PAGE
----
Teens and Dangerous Levels of Cell Phone Use
Parents, communities, and manufacturers share responsibility for solutions.
Posted January 16, 2018 | Reviewed by Hara Estroff Marano
My inbox has been inundated with reports that our kids are literally dying because of excessive cell phone use. From an editorial in the Lancet to my local radio station, the news is alarming. In many cases, I’m told, our children are on their phones eight or more hours a day, with experts saying it should be limited to just two.
Jean Twenge’s new book iGen has been front and center, insisting that we do something and do it quickly. Kids are using their cell phones way too much and putting their mental health at terrible risk. National surveys are showing that kids today are more anxious than ever before, with spiking rates of depression and suicide. Twenge suspects that this uptick in problems (which every mental health professional knows is happening) occurred at just about the same time as cell phones became a common accessory for most teens. Correlation doesn’t imply causation, but in this case, one has to wonder if the very real increase in emergency room visits for mood disorders and self-reported anxiety among teens isn’t a byproduct of more accessible technology that both connects and isolates at the same time.
There is definitely something addictive about the ping of a text and the scrolling counter telling us how much others “like” us. It’s made us all (children and adults) into gamblers, sitting in our bedrooms just like slots players sit in windowless casinos, forgetting the time of day, addicted to the next spin and the possibilities it brings.
There’s more bad news too. Seems that with all that online addiction is also coming more bullying, which is only fueling kids’ anxiety. A recent article in the Canadian Medical Association Journal by a group of researchers based mostly in Quebec, Canada, found that among a large sample of teens, 59% reported moderate exposure to bullying, and 14% reported chronically high exposure to bullying, both in person and online. That’s not a trend or a disease. At those rates, children’s experiences of bullying are almost as common as high school graduation.
If all of this has made you depressed as a parent, it’s time to think about what you (and others) can do to put the brakes on this spiraling chaos. Here’s a few solutions that have made recent headlines.
First, start with the corporations. They have to provide us with the tools as families so that if we want to, we can limit our children’s (and our own) access to our cell phones. I’ve been reading a lot about the California State Teachers’ Retirement System that are huge investors in Apple and their petition to force the company to do something to protect kids from the potential harms of overuse [see the letter they wrote here].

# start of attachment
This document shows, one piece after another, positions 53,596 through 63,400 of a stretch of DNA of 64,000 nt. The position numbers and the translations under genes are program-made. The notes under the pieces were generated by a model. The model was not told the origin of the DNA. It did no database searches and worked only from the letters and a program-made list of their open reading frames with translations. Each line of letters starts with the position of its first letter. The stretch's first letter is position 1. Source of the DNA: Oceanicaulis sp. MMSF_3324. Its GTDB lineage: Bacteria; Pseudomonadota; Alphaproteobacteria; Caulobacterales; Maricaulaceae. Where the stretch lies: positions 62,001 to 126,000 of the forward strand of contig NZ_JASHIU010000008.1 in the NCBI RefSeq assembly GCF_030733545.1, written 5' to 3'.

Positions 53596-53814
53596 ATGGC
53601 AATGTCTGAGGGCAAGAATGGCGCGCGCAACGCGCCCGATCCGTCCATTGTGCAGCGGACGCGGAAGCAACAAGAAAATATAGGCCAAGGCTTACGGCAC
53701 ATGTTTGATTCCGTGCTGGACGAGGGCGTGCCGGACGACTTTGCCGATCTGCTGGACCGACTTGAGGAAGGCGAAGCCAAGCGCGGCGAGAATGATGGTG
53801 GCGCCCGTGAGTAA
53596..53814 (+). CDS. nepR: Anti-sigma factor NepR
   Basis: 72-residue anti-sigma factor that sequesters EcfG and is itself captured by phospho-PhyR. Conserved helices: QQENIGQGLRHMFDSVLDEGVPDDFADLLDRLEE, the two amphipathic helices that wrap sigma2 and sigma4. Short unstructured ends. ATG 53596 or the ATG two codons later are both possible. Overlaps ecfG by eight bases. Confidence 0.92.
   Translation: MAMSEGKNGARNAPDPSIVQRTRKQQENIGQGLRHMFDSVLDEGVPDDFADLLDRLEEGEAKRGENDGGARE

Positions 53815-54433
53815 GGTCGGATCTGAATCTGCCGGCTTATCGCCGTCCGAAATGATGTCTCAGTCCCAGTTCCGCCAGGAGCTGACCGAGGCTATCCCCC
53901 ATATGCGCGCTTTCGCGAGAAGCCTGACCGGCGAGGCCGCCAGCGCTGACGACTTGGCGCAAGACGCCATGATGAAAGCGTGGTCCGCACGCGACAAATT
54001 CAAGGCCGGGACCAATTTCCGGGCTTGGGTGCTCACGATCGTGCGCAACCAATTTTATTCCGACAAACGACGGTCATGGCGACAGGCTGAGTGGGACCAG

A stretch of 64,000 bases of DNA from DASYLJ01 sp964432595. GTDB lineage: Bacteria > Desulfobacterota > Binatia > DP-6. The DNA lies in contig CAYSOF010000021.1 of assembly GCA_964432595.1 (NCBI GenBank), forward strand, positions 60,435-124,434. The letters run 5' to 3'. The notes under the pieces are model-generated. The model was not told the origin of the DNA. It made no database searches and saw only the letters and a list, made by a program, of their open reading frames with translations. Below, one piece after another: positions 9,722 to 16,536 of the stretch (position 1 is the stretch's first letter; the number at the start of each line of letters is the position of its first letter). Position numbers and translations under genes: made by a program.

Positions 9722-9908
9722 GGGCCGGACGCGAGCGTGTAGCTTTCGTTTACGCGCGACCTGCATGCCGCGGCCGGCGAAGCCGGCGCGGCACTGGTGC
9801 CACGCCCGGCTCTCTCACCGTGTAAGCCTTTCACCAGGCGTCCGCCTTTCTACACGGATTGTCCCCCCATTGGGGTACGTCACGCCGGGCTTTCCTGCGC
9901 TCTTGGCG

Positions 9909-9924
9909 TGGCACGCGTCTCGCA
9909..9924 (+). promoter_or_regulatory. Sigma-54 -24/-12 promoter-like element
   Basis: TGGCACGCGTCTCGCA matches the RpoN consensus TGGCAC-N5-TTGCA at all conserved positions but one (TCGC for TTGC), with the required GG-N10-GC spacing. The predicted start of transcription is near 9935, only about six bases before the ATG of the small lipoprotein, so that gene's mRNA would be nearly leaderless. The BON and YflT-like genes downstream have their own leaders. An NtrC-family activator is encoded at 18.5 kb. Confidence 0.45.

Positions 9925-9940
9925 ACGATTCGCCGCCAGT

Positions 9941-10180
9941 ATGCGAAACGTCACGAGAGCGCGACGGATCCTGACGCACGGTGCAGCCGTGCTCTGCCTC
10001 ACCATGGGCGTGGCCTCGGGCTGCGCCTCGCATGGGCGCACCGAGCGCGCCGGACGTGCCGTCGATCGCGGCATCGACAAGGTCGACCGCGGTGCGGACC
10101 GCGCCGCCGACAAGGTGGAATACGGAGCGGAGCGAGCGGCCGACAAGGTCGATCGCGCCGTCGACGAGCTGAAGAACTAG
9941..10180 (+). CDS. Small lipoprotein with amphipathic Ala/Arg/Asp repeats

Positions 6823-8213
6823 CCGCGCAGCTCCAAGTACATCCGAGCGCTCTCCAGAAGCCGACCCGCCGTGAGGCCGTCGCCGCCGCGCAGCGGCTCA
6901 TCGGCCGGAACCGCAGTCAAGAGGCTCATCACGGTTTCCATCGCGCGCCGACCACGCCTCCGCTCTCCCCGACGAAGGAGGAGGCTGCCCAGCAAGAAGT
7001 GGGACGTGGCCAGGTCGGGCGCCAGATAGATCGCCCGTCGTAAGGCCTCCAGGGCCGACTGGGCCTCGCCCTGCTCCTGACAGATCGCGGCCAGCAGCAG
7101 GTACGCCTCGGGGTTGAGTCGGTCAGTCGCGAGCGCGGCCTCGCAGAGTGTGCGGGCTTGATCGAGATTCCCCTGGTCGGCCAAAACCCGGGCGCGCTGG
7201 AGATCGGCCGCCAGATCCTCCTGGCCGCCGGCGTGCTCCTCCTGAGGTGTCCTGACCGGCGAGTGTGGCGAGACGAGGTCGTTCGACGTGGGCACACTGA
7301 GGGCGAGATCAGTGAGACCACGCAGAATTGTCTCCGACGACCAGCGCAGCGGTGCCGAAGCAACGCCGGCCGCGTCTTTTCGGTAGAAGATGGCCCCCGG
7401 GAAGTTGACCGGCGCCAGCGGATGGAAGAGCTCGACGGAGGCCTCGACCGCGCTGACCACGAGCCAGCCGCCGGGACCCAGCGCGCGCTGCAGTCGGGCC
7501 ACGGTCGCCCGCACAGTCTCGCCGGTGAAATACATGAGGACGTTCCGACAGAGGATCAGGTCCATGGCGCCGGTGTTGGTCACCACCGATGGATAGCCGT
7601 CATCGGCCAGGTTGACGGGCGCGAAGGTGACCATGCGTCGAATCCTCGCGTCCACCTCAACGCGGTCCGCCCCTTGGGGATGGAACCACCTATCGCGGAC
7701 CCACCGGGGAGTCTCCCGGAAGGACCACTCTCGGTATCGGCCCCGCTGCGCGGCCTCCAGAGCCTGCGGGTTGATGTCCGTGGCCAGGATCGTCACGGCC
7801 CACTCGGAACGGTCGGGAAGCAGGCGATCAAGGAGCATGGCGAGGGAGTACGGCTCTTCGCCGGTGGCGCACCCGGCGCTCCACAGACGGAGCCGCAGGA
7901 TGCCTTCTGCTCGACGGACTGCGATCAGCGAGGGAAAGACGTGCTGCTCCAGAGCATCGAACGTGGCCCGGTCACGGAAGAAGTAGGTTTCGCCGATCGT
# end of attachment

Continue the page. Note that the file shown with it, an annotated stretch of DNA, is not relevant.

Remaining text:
I applaud this initiative but only up to a point. I’m sure smartphone producers could find a way to build into their operating systems a simple password that anyone (even teens themselves) could type in that would lock the phone after a set number of hours each day, except for incoming and outgoing texts/calls with caregivers. It could help prevent cell phones from peddling “likes”, the online equivalent of crack.
The problem with such a solution is that it won’t work. Young people will simply migrate to new platforms and new devices to communicate. Hackers will find ways to unlock locks. Bullies will keep on bullying. Corporate social responsibility can only ever be one tool among many.
Second, let’s talk about our communities. If you look for good news about kids these days, we can find it, but we likely have to look beyond North American suburbs. There is, for example, the success Iceland has experienced tackling worrying trends among teens with regard to delinquency, drugs and alcohol abuse.
An American professor of psychology, Harvey Milkman who teaches part of each year at Reykjavik University, showed during his dissertation two decades ago that drugs and alcohol give children’s brains different types of stimuli depending on the child’s biology. Children who want a rush, Milkman argued, are going to find that through substance abuse or shoplifting or violence. Children who are anxious are going to use substances (like alcohol) to calm themselves down and lose the inhibitions that are a consequence of their anxiety.
The brilliance of what Iceland implemented was a nationwide effort to substitute natural highs and other ways of changing brain chemistry through real experiences that could compete with the synthetic highs found in drugs (and maybe even cellphones).
It worked in Iceland. From 1998 to 2016 the rate of teens who reported being drunk in the past month dropped from 42 percent to 5 percent. Cannabis use dropped from 17 percent to 7 percent, and cigarette use declined from 23 percent to 3 percent. Much of this change is attributed to providing young people with lots and lots (and lots) of opportunities to stay engaged with each other, to participate in arts and sports activities, and to have safe spaces after school to hang out.